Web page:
This follows the withdrawal of 426 UK military personnel by February 2012 that has already been announced.
And it follows President Obama’s announcement last month that the US will withdraw 10,000 of its forces from Afghanistan by the end of this year and will complete the removal of the US surge of 33,000 by the end of the summer of next year. At the time of the US surge, the UK increased its core force levels by an extra 500.
Mr Cameron said that the decision to withdraw British troops by a further 500 by the end of 2012 has been agreed by the National Security Council on the advice of military commanders. And he added that these reductions reflect the progress that is being made in building up the Afghan National Security Forces (ANSF).
During a statement to the House of Commons today Mr Cameron said:
We are now entering a new phase in which the Afghan forces will do more of the fighting and patrolling, and our forces more training and mentoring.
As President Obama said in his address last month, the mission is changing from ‘combat to support’.
When we arrived there was no-one to hand over to - no proper army, no police force.
In many places across the country the Afghan National Security Forces now stand ready to begin the process of taking over security responsibility.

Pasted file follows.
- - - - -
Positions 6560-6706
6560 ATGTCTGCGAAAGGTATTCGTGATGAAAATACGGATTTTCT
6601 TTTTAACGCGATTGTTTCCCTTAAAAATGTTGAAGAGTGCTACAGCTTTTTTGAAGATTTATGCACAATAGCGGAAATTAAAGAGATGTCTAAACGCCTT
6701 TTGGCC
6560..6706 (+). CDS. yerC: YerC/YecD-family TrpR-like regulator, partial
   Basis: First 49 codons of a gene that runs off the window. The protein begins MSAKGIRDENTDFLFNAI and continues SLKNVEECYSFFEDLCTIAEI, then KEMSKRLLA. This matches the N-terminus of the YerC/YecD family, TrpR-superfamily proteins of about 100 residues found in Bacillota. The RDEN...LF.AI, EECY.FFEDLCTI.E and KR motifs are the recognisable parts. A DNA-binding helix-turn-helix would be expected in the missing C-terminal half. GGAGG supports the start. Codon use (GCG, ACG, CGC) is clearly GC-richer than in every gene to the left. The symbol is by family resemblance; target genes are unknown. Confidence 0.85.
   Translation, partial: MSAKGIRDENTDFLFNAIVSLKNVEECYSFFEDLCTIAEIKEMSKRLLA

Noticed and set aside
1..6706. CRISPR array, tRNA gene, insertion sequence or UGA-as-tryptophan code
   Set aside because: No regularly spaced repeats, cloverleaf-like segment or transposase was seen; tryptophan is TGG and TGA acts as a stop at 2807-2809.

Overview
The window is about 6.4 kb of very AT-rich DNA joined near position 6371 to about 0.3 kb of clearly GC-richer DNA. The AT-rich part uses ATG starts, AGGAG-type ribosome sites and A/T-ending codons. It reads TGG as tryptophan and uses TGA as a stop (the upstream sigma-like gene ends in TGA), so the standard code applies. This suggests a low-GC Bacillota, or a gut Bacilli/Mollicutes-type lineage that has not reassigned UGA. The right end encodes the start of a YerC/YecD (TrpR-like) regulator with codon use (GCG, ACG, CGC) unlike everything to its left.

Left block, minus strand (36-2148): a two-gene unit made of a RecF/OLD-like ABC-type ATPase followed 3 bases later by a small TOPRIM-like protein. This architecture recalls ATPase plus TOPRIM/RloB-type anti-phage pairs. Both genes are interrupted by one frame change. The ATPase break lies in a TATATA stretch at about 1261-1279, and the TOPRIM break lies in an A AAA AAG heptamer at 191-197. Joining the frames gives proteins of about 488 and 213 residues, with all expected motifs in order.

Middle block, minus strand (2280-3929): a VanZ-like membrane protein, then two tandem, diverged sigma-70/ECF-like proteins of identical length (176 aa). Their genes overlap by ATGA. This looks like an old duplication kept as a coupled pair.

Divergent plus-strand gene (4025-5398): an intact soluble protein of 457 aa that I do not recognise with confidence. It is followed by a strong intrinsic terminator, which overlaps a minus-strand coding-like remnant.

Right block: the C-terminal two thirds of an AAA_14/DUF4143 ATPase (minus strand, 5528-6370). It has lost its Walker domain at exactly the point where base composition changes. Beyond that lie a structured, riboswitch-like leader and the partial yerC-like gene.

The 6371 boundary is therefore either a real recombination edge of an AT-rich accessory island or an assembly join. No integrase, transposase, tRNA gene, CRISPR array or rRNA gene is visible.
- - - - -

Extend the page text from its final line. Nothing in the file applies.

He added that success in Afghanistan requires a number of critical steps, with the first of these being to make sure that the Afghan National Security Forces are able to secure their own territory.
Mr Cameron said that there has been real progress in the last two years and that General Petraeus went out of his way to praise the recent performance of Afghan forces in a number of complex and dangerous operations. Mr Cameron continued:
The Afghan forces are growing rapidly. They are ahead of schedule to meet the current target of 171,600 Afghan Army and 134,000 Afghan Police by the end of October this year.
They are deploying in formed units and carrying out their own operations. There have been some real successes. The Afghan National Security Forces have prevented insurgents from reaching many of their targets.
And, just eight days ago, when a major hotel was attacked in Kabul, the Afghan forces dealt with the situation. This was a major, sophisticated attack. The Afghan forces dealt with it professionally and speedily, only calling in assistance from a NATO helicopter to deal with insurgents on the roof.
It is this growing strength and capability which will allow us over time to hand over control of security to the Afghan forces and draw down our own numbers.
Mr Cameron said we remain committed to the objective shared by President Karzai and the whole of NATO that the Afghans should assume lead security responsibility across the whole country by the end of 2014. He said:
This marks the start of a process which will ensure that by the end of 2014 there will not be anything like the number of British troops there as there are now - and they will not be serving in a combat role.
This is the commitment I have made - and that is the commitment we will stick to.